The Journal of Radiology Case Reports - interactive Radiology case reports and Radiology review articles

Journal of Radiology Case Reports

A Case Report of Mikulicz Syndrome

Case Report

Dinesh Rao1, Patrick Natter1, Rui Fernandes2, Zhiqiang Brad Wang3, Sukhwinder Johnny Singh Sandhu1,4*

Radiology Case. 2017 Jul; 11(7):1-7 :: DOI: 10.3941/jrcr.v11i7.3147

Cite this paper

1. Department of Radiology, University of Florida College of Medicine - Jacksonville, Jacksonville, FL, USA
2. Department of Oral and Maxillofacial Surgery, University of Florida College of Medicine - Jacksonville, Jacksonville, FL, USA
3. Department of Pathology, University of Florida College of Medicine - Jacksonville, Jacksonville, FL, USA
4. Department of Neurology, University of Florida College of Medicine - Jacksonville, Jacksonville, FL, USA

Bookmark and Share


         



  ABSTRACT
Top
Abstract
Case Report
Discussion
Teaching Point
Figures
References
Abbreviations
Acknowledgements
More Images
Your opinion

Mikulicz Syndrome (MS) is a rare chronic condition characterized by the abnormal enlargement of glandular tissue in the head and neck. Patients usually present with enlarged lacrimal and parotid glands. While this can be a benign self-limiting condition, other complex systemic diseases, such as sarcoidosis, may represent other underlying etiologies. We present a case of MS in a patient with a history of Crohn`s disease.








  CASE REPORT
Top
Abstract
Case Report
Discussion
Teaching Point
Figures
References
Abbreviations
Acknowledgements
More Images
Your opinion

A 43 year-old female presented to the oral surgery clinic for evaluation of 2-3 months of right facial swelling (Fig. 1 Preview this figure

Figure 1: Clinical image
A 43-year-old female with Mikulicz Syndrome. Findings: A frontal picture of the patient demonstrates asymmetric facial swelling in the right parotid region (short thick arrow). The left face and parotid region is normal (thin arrow).
,2) and dysphagia to dry foods. She reported intermittent episodes of facial swelling precipitated by salty food intake and stress, with each occurrence lasting approximately 24 hours. Swelling was non-painful and alleviated by fluid intake. The patient has a two-decade history of Crohn’s disease and reported a flare of inflammatory bowel symptoms associated with a 20-pound weight loss concurrent with her oral and facial symptoms. The patient also reported numbness of the skin overlying the right parotid gland.

Physical exam was notable for moderate swelling of the soft tissues in the right parotid region with a fixed appearance of the parotid tail. She was noted to have weakness in the distribution of the right temporal branch of the facial nerve (CN 7).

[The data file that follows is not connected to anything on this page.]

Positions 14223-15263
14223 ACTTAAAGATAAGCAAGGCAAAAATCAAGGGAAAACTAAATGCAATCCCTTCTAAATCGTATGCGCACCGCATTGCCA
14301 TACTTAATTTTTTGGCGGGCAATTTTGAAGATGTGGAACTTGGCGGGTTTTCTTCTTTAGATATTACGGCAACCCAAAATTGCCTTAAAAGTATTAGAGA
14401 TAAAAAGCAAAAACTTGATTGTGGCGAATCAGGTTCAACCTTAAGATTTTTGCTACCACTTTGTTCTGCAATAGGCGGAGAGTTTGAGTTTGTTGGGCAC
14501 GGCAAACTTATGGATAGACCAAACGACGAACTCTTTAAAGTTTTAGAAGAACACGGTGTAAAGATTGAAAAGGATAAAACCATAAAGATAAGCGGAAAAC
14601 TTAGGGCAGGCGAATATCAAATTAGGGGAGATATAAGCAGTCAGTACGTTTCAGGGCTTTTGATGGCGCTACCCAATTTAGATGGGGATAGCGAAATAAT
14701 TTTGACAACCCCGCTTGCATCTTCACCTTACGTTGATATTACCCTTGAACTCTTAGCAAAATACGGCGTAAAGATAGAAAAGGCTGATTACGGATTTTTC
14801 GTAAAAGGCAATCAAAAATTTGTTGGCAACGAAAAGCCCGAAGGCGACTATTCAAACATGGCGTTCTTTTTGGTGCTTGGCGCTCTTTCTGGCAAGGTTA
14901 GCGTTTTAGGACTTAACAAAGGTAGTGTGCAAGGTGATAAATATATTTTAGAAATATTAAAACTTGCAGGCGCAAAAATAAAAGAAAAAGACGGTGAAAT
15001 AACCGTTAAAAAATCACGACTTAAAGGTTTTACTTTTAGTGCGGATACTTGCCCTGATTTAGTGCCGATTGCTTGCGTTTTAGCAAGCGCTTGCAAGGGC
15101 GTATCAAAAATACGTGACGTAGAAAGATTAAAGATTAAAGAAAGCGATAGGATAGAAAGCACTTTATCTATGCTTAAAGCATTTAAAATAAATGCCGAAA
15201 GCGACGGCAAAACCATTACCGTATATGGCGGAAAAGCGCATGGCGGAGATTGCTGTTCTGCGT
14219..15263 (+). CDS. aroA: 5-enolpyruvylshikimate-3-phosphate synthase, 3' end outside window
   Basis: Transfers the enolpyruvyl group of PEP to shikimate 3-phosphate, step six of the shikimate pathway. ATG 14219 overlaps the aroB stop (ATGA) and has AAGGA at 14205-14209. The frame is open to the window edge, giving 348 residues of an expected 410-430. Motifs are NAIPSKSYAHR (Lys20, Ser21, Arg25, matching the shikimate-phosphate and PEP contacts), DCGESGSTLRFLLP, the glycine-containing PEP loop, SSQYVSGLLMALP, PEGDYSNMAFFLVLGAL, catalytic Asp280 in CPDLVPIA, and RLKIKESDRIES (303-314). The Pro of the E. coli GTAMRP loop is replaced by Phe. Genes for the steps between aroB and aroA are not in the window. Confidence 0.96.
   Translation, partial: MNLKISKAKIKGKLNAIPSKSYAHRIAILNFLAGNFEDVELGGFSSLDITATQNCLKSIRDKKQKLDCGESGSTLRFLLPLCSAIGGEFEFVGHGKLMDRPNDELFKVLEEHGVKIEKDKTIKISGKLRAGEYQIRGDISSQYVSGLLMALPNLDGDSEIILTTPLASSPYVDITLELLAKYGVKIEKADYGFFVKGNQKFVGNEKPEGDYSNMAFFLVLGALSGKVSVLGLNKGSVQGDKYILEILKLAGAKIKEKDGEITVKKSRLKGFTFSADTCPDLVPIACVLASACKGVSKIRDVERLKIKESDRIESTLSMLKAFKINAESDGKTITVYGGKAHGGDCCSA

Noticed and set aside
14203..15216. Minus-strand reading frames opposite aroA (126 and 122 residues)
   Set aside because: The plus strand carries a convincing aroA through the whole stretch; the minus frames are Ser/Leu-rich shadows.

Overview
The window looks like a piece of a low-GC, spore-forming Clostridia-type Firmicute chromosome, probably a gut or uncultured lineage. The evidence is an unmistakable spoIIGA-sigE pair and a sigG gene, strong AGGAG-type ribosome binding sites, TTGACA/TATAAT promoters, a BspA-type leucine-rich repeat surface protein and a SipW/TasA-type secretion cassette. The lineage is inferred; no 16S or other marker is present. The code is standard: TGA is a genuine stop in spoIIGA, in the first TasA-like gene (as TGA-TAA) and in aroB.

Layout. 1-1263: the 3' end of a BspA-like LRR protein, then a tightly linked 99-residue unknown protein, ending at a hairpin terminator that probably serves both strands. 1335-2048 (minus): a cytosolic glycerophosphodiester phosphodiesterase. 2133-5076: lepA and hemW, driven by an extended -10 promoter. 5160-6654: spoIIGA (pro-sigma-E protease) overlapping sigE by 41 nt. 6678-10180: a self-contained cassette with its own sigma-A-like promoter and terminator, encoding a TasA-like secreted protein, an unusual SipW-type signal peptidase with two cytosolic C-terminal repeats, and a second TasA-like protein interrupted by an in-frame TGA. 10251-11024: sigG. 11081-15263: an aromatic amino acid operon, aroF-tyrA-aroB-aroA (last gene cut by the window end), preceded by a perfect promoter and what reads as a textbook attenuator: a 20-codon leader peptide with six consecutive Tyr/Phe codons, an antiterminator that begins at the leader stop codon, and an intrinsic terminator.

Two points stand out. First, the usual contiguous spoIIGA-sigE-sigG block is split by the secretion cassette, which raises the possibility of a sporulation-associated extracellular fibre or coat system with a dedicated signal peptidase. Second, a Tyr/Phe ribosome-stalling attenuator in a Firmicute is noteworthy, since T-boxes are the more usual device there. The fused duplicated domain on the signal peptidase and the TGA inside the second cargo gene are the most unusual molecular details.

Final needle aspiration of the parotid gland, performed by the head and neck surgery service without ultrasound guidance, demonstrated granulomatous inflammation and was negative for microorganisms. The clinical findings of CN 7 and possibly also CN 5 dysfunction prompted further diagnostic imaging workup with skull base MRI with and without gadolinium.

Imaging Findings
Magnetic resonance imaging (MRI) of the face demonstrated diffuse enlargement of the entire right parotid gland without evidence of focal lesion or nodularity (Fig. 3 Preview this figure
Figure 3: Magnetic Resonance Imaging
A 43-year-old female with Mikulicz Syndrome. Findings: Axial T1 fat saturated sequence with intravenous contrast demonstrating diffuse enlargement of the right parotid gland (thick short arrow) with homogeneous and normal signal intensity in the right parotid gland without a focal parotid lesion. The left parotid gland is normal in size and signal intensity (thin long arrow). Cranial nerves 5 and 7 were unremarkable (not shown). Technique: 1.5 Tesla magnet, Axial T1 fat saturated sequence with intravenous contrast in venous phase, TR 768ms TE 11ms, gadodiamide 11 mL.
-6). The gland demonstrated hypointense T2 signal. No inflammatory stranding or infiltration of the soft tissues or fat surrounding the gland. There was mild asymmetric enlargement of the right sublingual gland, also without surrounding inflammatory changes. The contralateral parotid gland, submandibular glands and lacrimal glands appeared normal. There was no evidence of sialoithiasis or dilatation of the parotid duct. Neither ultrasound nor sialography were ordered by the referring surgeon.

No abnormality was noted involving the major divisions of the cranial nerves; specifically, no imaging correlate was identified to explain the patient’s CN 5 or 7 dysfunction.

Management and follow-up